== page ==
Close up of the hot end. I used self tapping screws to attach a piece of 50 x 70 mm protoboard to my X axis plate. This board contains the HX 711 ADC for the Z axis strain gauge probe, in addition it acts as a junction box for the signals going into and out of the hotend. More cables come in to this board from hot end devices than need to go out to the main board - for example there's no need to have separate earth wires from the main board for each endstop sensor, the thermistor etc. Everything hot end related is connected to this panel. On the ebay printer I found that a failed thermistor (or heater etc) would mean tracing wires back to the main board. It does not show up well in the photo that I used Dupont push fit connectors for all connections except the heater power (12 V and switched) which respecting the high currents involved use a screw terminal block.
Hotend device connections
2x (X endstop, earth, 5 V and signal)
Thermistor, earth and sense
Heater switched power and 12V
Heatsink fan, earth and 12V
Part fan, switched power and 12V
HX711 earth, 5 V, data and clock
Strain gauge 2 x sense
Hotend connections to main board
2 x (X endstop signal)
Part fan switched power
Heater switched power
HX 711 data and clock
The BOM (prices include tax and carriage)
4 x 3030 x 2 m profile
1 x 2020 x 2 m profile
Cost £95.35. I had some left, but not an unreasonable amount. I bought 2 m lengths just because it was a round number and seemed reasonable for storage and transport, but making the lengths slightly greater than 2 m would have made for more efficient cutting and cost no extra.
20 x 3030 corner fitting angle aluminium 35 x 35 L connector bracket fastener £8.56
22 x T slot L type 90 degree EU standard 3030 aluminum profile Inside corner connector bracket with M6 screws £13.45
10 x Stainless Steel Cylindrical Pin Locating Pin M3*12 £1.44
GT2 Pulley 6 mm width, 3 mm bore, with teeth 20 T x 6, without teeth x 3 £5.31
M5 T nut Hammer Head 2020 x 50, 3030 x 100 £13.71
M5 / 5MM A2 STAINLESS STEEL SOCKET BUTTON / DOME HEAD ALLEN SCREW BOLTS ISO 7380
( 111283565614 ) Bolt Size: 10 mm Type: M5 / 5 mm Your Pack quantity: 100 £3.39
M4 M5 M6 M8 A2 STAINLESS HEX SOCKET BUTTON HEAD ALLEN BOLTS SCREWS SCREW ISO7380 ( 321231673127 ) Screw Length (Excluding Head): 10 mm Pack Quantity: 30 Thread Diameter: M6
M5 / 5MM A2 STAINLESS STEEL SOCKET BUTTON / DOME HEAD ALLEN SCREW BOLTS ISO 7380 £2.09
MTGATHER 340pcs Suleve M3SS1 M3 Stainless Hex Socket Button Head Screws Allen Bolt Nut Assortment Kit Best Price £5.17
M3x5mm(L)-5mm(OD) Metric Threaded Brass Knurl Round Insert Nuts 100pcs PK £1.68
DualPower Aluminum Board PCB Heat Bed Heatbed RepRap Mendel Prusa 3D Printer PK £7.17
Borosilicate Glass Plate Size 213 x 200 x 3 mm £6.65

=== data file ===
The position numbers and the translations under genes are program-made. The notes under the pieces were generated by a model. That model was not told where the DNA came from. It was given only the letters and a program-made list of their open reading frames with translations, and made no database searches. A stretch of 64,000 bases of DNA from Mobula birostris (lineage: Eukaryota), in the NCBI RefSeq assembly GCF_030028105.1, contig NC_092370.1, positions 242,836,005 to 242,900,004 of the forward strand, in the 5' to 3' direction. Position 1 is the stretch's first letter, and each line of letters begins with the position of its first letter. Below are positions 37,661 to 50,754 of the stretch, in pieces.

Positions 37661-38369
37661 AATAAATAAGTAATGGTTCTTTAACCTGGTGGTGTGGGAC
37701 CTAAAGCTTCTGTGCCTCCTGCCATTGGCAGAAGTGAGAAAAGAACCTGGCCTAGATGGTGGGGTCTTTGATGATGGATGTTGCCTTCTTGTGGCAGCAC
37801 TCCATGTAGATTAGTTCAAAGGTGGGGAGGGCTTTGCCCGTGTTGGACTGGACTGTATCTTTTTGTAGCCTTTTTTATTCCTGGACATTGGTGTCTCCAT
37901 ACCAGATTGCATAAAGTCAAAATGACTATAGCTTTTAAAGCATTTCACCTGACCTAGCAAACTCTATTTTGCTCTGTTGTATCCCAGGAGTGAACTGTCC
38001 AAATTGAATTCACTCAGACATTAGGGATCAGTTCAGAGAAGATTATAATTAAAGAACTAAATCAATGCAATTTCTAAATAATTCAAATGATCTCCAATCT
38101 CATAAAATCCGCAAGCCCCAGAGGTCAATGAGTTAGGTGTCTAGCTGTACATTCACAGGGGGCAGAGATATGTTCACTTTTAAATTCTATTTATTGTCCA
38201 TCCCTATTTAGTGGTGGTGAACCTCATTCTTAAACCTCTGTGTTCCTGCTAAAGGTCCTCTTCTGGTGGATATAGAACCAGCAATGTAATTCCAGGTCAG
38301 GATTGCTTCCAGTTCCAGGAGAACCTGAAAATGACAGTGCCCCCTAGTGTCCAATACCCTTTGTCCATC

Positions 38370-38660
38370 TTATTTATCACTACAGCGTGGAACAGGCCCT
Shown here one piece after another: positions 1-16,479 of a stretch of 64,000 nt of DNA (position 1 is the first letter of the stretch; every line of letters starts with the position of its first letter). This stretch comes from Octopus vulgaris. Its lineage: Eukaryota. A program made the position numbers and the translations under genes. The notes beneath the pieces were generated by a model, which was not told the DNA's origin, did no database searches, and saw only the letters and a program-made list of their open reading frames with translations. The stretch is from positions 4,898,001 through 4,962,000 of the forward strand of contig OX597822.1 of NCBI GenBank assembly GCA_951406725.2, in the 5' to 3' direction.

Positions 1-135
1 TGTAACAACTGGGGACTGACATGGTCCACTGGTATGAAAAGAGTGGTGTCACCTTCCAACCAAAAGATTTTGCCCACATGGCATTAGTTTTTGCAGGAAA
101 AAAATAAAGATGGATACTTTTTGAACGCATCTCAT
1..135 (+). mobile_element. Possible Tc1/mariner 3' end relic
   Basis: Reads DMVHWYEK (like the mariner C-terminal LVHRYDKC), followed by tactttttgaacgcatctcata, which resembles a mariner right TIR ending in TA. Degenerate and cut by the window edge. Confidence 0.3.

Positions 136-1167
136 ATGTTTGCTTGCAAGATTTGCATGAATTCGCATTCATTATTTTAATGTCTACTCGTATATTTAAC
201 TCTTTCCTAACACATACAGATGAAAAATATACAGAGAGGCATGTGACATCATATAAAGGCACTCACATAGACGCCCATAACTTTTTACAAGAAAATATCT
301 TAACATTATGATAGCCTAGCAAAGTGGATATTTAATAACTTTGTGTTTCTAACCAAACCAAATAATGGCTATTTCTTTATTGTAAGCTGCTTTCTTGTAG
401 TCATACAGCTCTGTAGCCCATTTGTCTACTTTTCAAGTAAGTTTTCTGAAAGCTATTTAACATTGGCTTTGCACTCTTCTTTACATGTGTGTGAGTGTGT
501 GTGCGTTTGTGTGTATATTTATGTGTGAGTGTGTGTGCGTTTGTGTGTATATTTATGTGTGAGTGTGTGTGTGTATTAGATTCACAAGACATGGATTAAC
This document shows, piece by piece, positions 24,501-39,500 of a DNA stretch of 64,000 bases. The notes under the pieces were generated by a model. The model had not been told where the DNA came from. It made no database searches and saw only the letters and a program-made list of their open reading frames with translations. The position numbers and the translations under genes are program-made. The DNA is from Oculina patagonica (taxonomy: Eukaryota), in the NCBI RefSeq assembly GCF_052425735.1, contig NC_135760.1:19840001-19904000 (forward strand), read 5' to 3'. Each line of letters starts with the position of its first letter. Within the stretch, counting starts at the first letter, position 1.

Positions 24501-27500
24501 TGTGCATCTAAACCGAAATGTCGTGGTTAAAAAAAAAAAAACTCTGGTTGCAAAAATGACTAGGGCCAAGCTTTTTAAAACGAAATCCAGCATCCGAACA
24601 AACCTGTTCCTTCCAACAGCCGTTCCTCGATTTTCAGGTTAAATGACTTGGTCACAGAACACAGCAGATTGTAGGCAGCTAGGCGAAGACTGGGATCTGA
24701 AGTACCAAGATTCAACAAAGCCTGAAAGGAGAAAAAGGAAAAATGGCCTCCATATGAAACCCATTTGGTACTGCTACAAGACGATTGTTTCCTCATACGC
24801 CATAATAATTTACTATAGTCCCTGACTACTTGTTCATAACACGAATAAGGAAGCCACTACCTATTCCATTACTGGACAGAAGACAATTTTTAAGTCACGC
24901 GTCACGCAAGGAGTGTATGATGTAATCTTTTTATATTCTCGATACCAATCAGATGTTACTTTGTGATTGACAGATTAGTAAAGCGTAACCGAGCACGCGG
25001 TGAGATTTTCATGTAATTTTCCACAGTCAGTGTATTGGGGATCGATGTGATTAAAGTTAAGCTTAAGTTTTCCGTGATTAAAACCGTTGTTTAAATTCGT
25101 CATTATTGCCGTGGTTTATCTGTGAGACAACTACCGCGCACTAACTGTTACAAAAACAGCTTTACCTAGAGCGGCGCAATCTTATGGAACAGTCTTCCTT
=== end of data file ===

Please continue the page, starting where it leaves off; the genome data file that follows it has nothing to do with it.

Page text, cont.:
4 x 400 mm x 12 mm linear rail, £19.96
2 x 400 mm x 10 mm linear rail, £8.78
2 x 450 mm x 8 mm linear rail, £8.46
8 x LM12UU 12 mm linear bearing £5.67
4 x LM10UU 10 mm linear bearing £3.15
12 x LM8UU 8 mm linear bearing (didn't use all 12) £4.72
2 x 5 mm x 8 mm flexible coupling £1.98
MK8 Extruder Kit £2.69
2 x (kit of 2 pcs GT2 Pulley 16Teeth 5 mm + 2M GT2 Timing Belt) £6.30
2 x 300 mm x 8 mm lead screw £7.28
12864 LCD display controller + adapter £7.71
RAMPS 1.4 Control Board + 5X A4988 Stepstick £6.35
Arduino Mega £5.42
400W 12 V Power Supply Driver for LED Strip Light £12.45
4 x Optical Endstop Switch £3.32
Kit of 14 pcs wiring cables for RAMPS £3.13
3 Pin IEC320 C14 Inlet Module Plug Fuse Switch £0.81
50 mm x 15 mm 12V radial fan £0.99
3 x Stepper Motor-58 oz.in (400 steps/rev)-JK42HM40-1684 £31.88
The Poscscript (April 2020)
On the whole things have turned out well, I'm still using the printer. The main error I made was the vertical piece of protoboard with all the connections on the top, the sin here is using electrical connectors to handle mechanical forces. After about a year I had a difficult to locate problem with temperature runaway errors which was fixed by soldering the thermistor connections. Around the two and a half year mark the strain gauge Z probe became unusable - it seems the printed parts holding the hot end to the X carriage became more floppy. As a result print head movement would cause the forces from the Bowden tube and wires to bend the plastic as much as the nozzle touching the bed. I have almost always used a glass sheet coated with PEI with this printer, a change to spring steel with PEI has allowed me to use an inductive probe.
- HyperCube Evolution
- Hypercube Evolution Power supply Mount
- Hypercube Evolution Power switch Case
- Hypercube Evolution Case and Mount for 12864 LCD
- Hypercube Evolution Mk8 Bowden extruder bracket
- 3030 T-Slot Cover for Cables
- Andy Brown electronics
- MOSFET: When can we not assume that the gate current is 0?
- CoreXY Tunning